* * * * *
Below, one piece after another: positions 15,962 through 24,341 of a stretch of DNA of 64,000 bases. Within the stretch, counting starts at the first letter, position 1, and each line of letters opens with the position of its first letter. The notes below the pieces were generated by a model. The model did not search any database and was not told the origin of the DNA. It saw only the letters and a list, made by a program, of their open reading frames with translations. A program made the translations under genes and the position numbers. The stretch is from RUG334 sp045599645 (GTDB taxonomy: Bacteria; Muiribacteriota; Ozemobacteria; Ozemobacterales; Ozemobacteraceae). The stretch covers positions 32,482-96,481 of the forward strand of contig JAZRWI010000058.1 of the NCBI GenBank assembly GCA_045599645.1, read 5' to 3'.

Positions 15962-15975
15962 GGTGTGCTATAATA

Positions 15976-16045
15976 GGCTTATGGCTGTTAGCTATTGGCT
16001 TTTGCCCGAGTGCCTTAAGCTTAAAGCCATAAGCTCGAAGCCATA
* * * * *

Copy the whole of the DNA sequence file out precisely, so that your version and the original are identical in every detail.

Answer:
Below, one piece after another: positions 15,962 through 24,341 of a stretch of DNA of 64,000 bases. Within the stretch, counting starts at the first letter, position 1, and each line of letters opens with the position of its first letter. The notes below the pieces were generated by a model. The model did not search any database and was not told the origin of the DNA. It saw only the letters and a list, made by a program, of their open reading frames with translations. A program made the translations under genes and the position numbers. The stretch is from RUG334 sp045599645 (GTDB taxonomy: Bacteria; Muiribacteriota; Ozemobacteria; Ozemobacterales; Ozemobacteraceae). The stretch covers positions 32,482-96,481 of the forward strand of contig JAZRWI010000058.1 of the NCBI GenBank assembly GCA_045599645.1, read 5' to 3'.

Positions 15962-15975
15962 GGTGTGCTATAATA

Positions 15976-16045
15976 GGCTTATGGCTGTTAGCTATTGGCT
16001 TTTGCCCGAGTGCCTTAAGCTTAAAGCCATAAGCTCGAAGCCATA